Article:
Also unsettling is the apparent slowdown in bank lending, with commercial loans and leases up just 3.8% over the past year.  While the pullback is concerning, economic forecasters are quick to point out that it’s not unusual for first quarter growth to disappoint as the past eight years have seen the U.S. economy expand at an average 1% pace in the first quarter before growing at 2.3% the rest of the year.

First quarters are the worst quarters

The stronger job market definitely contributed to the recent rise in consumer confidence, but the prospect of President Trump’s pro-growth election promises further boosting the economy has also been a major catalyst.  But the Donald’s effectiveness as a politician and the market’s view on his ability to get things done has taken a hit during his all-important first 100 days in office, with healthcare reform stumbling before the House of Representatives finally approving a bill in early May.

This early disappointment increased pressure on Trump to get a victory on something, and tax reform appears to be his current target.  Well, tax cuts are probably more accurate, because Trumps’ plan doesn’t focus much on actual tax reform.  Who can blame him, tax reform can get a little controversial, but who doesn’t like paying less tax?  Surely he can get Republicans to rally together on a plan to cut taxes.  The President didn’t release a full plan; rather it was more of an outline light on technical details.  The headline grabbing features included a reduction in the corporate tax rate from 35% to 15% and a rollback of the individual tax rate increases enacted under the Clinton and Obama administrations.  While the Donald can point to the success of previous tax cuts to sell the plan, especially those during the Reagan administration, government debt was lower and growth more robust back in the Gipper’s day.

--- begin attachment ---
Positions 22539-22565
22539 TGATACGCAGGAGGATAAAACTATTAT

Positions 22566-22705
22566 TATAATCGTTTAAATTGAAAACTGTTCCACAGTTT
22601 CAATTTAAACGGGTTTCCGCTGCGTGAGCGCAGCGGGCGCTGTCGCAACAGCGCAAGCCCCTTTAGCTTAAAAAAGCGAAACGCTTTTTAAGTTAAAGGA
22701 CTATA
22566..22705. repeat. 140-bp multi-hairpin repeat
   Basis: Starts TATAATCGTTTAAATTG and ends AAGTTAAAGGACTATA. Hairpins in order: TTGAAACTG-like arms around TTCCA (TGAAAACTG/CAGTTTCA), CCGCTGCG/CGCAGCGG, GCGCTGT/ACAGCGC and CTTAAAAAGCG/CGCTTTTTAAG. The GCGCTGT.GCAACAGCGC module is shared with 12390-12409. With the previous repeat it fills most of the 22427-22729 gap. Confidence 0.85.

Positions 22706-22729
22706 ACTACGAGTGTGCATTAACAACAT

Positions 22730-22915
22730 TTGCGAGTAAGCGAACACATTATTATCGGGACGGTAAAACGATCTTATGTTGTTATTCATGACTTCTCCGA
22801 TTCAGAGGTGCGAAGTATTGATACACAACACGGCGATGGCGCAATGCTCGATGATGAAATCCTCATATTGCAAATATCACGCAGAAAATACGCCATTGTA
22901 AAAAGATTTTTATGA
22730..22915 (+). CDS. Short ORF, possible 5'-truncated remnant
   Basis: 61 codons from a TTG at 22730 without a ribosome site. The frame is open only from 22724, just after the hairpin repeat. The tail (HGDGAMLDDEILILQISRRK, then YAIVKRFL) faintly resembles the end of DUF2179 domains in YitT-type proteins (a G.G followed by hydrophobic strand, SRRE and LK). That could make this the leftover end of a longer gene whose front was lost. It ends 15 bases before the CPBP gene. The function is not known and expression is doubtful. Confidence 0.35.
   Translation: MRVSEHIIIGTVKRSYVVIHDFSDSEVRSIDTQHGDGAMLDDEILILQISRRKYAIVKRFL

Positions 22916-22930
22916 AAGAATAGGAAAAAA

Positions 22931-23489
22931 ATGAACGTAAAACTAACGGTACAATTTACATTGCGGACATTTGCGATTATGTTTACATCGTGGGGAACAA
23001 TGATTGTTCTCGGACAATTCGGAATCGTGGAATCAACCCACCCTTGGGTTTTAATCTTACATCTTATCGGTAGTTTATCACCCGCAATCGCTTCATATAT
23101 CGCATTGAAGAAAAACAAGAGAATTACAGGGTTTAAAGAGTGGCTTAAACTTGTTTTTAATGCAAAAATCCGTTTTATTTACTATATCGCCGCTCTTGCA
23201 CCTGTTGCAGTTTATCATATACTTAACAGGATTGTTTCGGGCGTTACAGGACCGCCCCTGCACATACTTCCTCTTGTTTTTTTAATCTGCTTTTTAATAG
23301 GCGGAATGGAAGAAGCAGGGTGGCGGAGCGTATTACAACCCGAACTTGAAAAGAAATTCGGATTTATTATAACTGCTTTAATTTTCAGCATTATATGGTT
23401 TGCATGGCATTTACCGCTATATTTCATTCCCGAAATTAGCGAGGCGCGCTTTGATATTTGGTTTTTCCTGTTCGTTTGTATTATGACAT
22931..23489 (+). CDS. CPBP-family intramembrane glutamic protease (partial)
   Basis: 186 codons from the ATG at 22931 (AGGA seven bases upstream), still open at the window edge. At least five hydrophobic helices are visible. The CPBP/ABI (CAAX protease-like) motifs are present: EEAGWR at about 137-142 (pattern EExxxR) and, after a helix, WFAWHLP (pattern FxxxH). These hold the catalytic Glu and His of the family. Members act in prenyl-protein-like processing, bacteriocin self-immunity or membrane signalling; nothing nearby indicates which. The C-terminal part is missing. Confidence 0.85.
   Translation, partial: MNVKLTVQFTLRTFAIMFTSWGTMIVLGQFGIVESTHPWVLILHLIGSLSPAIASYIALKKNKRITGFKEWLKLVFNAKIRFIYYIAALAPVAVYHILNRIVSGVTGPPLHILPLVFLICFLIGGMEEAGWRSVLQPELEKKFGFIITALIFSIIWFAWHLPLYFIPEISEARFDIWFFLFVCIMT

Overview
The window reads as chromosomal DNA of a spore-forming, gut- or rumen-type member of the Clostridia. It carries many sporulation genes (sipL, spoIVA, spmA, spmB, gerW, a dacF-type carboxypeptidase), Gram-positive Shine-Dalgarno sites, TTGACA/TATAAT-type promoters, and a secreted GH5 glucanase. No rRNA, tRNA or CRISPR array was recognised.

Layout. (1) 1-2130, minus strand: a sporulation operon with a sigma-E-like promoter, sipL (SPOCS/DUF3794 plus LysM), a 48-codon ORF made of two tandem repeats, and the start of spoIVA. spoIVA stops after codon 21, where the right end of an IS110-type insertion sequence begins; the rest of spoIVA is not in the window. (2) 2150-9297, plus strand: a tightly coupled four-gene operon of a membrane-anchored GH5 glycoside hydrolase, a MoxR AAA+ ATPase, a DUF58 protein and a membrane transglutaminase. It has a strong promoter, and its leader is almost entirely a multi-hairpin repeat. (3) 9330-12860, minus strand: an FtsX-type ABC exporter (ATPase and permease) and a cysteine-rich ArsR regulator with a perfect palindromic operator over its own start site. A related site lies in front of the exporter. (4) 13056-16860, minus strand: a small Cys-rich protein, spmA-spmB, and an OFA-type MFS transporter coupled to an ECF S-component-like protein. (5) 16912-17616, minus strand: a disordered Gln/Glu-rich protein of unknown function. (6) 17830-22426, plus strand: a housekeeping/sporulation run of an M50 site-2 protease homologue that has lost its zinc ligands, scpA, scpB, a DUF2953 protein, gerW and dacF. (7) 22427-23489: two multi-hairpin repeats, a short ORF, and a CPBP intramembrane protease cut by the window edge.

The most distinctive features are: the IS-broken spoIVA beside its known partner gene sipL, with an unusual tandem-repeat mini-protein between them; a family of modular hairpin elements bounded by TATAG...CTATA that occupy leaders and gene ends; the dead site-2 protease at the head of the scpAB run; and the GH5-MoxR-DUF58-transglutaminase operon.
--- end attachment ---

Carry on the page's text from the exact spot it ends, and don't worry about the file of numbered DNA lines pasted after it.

Trump requests to drop the corporate income-tax rate

The only way tax cuts of this magnitude can be justified in today’s slow-growth-high-debt world is if the cuts themselves actually create stronger economic growth.  With The Committee for a Responsible Federal Budget claims the total package would cost about $5.5 trillion in lost revenue over the next 10 years and the Congressional Budget Office projecting federal debt as a percentage of GDP will increase from 75% presently to more than 110% over this time period. Only if the tax cuts lead to stronger economic growth, which in turn generates higher than expected tax revenue, would financial disaster be averted.